Mescal is proving himself to be a movie star. He got an Oscar nomination for Aftersun, and this is his second appearance at NYFF after his role in the fantastic All of Us Strangers . He is similarly phenomenal here. There are a few scenes, particularly one where he demonstrates an unspeakable rage, where you get a sense of how fantastic of a performer he is. With his upcoming role in Gladiator 2 , his career is blooming in the direction he deserves. Ronan is one of the best actresses working today, and she brings power and gravitas to her character. Furthermore, we have two Irish lead actors throwing on their perfect American accents in another example of how easy it is for non-American actors to do our accents.

There are three main characters in Foe, but most marketing materials and headlines only showcase the two Oscar-nominated leads. The character of Terrance was originally supposed to be played by Lakeith Stanfield , a phenomenal actor who would have done an excellent job. However, he was replaced by Pierre, who is not the big name that audiences will see the movie for. However, don’t doubt Pierre. He’s sublime in a film that gives him a lot to work with. He’s a mysterious force that can be antagonistic and pull you in with his words. He’s voicing Mufasa in Disney’s upcoming The Lion King prequel film, so we can only hope his career gains traction from here. He is superb.

Foe is beautiful, meditative sci-fi film. It grounds the story in the emotions of a complex romantic relationship. The feelings both lead characters struggle with are true to any real-life couple. There’s something so resonant about a sci-fi movie where the world is in turmoil, but two people can still find happiness in each other, even if it’s finite. There is a lot of tragedy in this movie, especially in the conversations each character has with Terrance, sometimes not knowing what the other person will hear. The final half-hour is particularly astounding, as we have plot points that feel inevitable but in the best way possible. Not all of it works, but the rich, emotional layers allow this movie to be one of the best science fiction films of the year.

SCORE: 8/10

As ComingSoon’s  review policy  explains, a score of 8 equates to “Great.” While there are a few minor issues, this score means that the art succeeds at its goal and leaves a memorable impact.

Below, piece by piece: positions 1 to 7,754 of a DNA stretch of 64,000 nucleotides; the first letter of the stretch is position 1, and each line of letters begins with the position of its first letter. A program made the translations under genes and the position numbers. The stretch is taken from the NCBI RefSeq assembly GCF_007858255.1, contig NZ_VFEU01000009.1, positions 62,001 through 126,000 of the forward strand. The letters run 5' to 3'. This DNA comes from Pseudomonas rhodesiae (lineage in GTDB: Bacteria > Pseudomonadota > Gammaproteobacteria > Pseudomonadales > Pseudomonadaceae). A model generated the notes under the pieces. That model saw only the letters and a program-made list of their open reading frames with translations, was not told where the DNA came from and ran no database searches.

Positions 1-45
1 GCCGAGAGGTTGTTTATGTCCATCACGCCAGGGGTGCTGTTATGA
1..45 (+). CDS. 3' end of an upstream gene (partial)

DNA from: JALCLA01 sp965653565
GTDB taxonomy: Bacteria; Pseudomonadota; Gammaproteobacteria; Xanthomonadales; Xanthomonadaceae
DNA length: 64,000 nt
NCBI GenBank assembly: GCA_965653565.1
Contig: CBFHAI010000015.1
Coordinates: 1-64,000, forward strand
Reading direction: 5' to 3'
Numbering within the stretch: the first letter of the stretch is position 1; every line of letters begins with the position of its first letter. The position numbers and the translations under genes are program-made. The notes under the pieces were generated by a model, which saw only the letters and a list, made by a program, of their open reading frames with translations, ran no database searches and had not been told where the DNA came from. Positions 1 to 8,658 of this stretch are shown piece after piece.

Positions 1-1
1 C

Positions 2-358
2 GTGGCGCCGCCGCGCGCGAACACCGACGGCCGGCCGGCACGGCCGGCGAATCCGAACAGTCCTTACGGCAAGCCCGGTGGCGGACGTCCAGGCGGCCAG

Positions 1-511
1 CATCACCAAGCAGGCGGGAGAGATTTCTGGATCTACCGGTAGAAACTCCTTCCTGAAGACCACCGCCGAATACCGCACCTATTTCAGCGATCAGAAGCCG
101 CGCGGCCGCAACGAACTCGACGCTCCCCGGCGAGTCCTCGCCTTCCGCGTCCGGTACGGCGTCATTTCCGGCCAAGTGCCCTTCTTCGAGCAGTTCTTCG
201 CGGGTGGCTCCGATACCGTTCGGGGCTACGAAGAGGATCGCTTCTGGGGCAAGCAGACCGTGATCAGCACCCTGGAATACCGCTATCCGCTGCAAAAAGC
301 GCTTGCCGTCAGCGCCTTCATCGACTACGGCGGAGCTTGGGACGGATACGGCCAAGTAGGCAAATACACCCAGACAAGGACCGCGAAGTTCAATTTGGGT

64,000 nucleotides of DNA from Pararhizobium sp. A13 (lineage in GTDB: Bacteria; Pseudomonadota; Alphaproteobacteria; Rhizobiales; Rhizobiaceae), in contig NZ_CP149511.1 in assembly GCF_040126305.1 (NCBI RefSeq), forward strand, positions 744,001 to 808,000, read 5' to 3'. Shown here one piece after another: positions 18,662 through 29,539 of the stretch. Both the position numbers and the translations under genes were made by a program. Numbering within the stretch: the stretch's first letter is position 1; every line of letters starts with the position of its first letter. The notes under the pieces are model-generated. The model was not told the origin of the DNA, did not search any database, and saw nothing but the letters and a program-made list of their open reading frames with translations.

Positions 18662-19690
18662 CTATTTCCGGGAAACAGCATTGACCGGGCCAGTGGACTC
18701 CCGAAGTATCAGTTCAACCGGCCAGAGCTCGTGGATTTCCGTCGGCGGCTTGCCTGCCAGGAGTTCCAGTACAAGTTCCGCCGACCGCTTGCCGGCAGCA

Disclaimer: ComingSoon attended the world premiere at the New York Film Festival for our review.

Jonathan Sim

Jonathan Sim is a film critic and filmmaker born and raised in New York City. He has met/interviewed some of the leading figures in Hollywood, including Christopher Nolan, Zendaya, Liam Neeson, and Denis Villeneueve. He also works as a screenwriter, director, and producer on independent short films.

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‘Foe’ movie review: A portrait of a marriage through a sci-fi-looking glass

Stunning performances by saoirse ronan and paul mescal add an extra patina to this psychological chiller.

January 07, 2024 05:18 pm | Updated 06:26 pm IST

Mini Anthikad Chhibber

Paul Mescal, Saoirse Ronan in a still from ‘Foe’ | Photo Credit: Prime Video

Canadian author Iain Reid’s follow-up novel to the harrowing I’m Thinking of Ending Things (2016), Foe , is again a look at relationships in a remote setting. In the Midwest in 2065, a couple, Hen (Saoirse Ronan) and Junior (Paul Mescal), live on a remote farm that has been in Junior’s family for generations. With natural resources exhausted, the Earth is becoming unliveable and corporations are looking to space for options while using machines to work in danger zones on earth.

One evening, a stranger, Terrance (Aaron Pierre), comes calling. He says he is from an aerospace company called OuterMore and that Junior has been chosen to live on a space station for two years. Junior is not happy at the thought of Hen being alone for the time. Terrance assures him that Hen will be taken care of by a lifelike robot, an exact copy of Junior.